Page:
TEL AVIV, Israel – A car carrying one of Israel's top mafia kingpins exploded as it traveled in central Tel Aviv on Monday, killing him and threatening to unleash an all-out war in Israel's increasingly violent underworld.
Israeli police officials identified the dead man as Yaakov Alperon — known informally as "Don Alperon" — the head of one of the country's most powerful crime families. The bloodied body was wearing the same polo shirt Alperon was seen sporting earlier in the day at a Tel Aviv courthouse.
Medics said three bystanders were also lightly wounded in the explosion, including a 13-year-old boy.
Israelis are accustomed to violence with their Palestinian neighbors but have traditionally felt relatively safe from violent crime. In recent years, however, mob wars also have plagued Israeli towns and cities.
Rival underworld gangs have waged bloody battles for control of gambling and protection rackets, including one involving bottle recycling.
They target each other with bullets, bombs and even anti-tank missiles in violence that has killed dozens of gangsters and at least eight bystanders in the last three years. Monday's noontime attack was by far the most high-profile to date.
The brazen, midday assassination quickly dominated the news, pushing Palestinian rocket attacks from Gaza and a summit between the Israeli and Palestinian leaders off the airwaves. TV stations broke into their scheduled programming.
Police officials identified the victim as Alperon, speaking on condition of anonymity because the identification had not been officially made public. Police spokesman Micky Rosenfeld would say only that he was a "well known" underworld figure.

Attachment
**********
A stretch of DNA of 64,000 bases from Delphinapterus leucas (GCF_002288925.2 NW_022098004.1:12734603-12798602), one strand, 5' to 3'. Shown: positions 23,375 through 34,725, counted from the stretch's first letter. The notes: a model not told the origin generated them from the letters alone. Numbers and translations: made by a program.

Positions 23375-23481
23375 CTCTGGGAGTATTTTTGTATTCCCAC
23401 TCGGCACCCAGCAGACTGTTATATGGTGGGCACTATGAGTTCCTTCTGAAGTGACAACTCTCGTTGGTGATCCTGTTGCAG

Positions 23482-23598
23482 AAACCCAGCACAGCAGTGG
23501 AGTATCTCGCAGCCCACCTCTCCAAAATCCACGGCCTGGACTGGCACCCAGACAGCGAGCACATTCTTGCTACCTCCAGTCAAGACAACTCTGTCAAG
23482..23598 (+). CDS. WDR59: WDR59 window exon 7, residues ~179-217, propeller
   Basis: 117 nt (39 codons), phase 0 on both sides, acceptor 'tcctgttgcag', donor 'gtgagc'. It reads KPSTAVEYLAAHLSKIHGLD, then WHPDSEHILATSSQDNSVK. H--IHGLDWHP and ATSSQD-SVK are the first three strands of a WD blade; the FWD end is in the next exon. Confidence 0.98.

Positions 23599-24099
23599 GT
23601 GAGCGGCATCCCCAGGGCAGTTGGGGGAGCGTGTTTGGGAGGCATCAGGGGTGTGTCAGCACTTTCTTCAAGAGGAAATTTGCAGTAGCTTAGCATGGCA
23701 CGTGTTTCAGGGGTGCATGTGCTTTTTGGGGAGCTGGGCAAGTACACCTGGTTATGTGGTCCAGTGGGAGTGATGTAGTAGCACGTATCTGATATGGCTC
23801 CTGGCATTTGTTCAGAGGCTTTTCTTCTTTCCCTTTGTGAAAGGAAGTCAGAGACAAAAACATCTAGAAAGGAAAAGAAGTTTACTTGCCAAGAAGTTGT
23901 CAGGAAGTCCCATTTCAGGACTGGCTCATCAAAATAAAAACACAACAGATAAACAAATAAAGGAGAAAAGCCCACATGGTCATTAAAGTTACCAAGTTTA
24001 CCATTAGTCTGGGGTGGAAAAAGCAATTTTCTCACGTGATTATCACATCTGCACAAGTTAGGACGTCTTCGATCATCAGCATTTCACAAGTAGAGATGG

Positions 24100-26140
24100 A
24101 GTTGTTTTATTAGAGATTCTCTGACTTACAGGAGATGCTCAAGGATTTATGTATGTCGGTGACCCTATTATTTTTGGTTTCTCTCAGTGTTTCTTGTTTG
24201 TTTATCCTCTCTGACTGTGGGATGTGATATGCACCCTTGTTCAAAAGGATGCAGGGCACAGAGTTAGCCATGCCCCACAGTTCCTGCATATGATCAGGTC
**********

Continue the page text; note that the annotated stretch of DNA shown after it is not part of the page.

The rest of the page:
Alperon, Israel's most famous criminal, had also become something of a cultural icon. He and his brothers have given frequent TV interviews and were parodied on comedy shows. His immediate family even took part in a reality TV show.
Alperon had many enemies, including convicted drug lord Zeev Rosenstein — who himself has survived at least seven assassination attempts — and the rival Abutbul and Abarjil families, with whom the Alperons battled over a lucrative bottle recycling racket.
Bottle recycling adds up to a $5 million-a-year industry, according to estimates by police and environmental groups. Police say criminals sell restaurants protection in exchange for empties, which leave no paper trail and offer crime families a relatively legitimate source of income.
Organized crime, long overshadowed by the Arab-Israeli conflict, has become such a part of everyday life that Israel has its own "Sopranos"-style TV series, "The Arbitrator," in which even synagogues are no refuge from hit men.
In the past, rival families would settle their scores quietly. But as the pot gets richer they are getting bolder, taking more risks and posing a greater threat to public safety. Most crime bosses now travel with bodyguards in armored vehicles.
Last May, Yaakov Alperon's older brother, Nissim, survived the ninth assassination attempt against him. A three-man hit team dispatched to get him was intercepted by police, and in the ensuing gunbattle a policeman was seriously wounded and one of the gunman was killed.
Yossi Sedbon, a former Tel Aviv police chief, told Army Radio that further bloodshed was likely. "This battle between gangs of criminals will continue and the family will make great efforts to avenge his death," he said.
The mob violence has underscored police's inability — and even unwillingness — to stop organized crime.
Policemen have been caught feeding information to the mob, and last year, the national police chief was forced to resign after a government commission found he ignored ties between senior officers and underworld figures.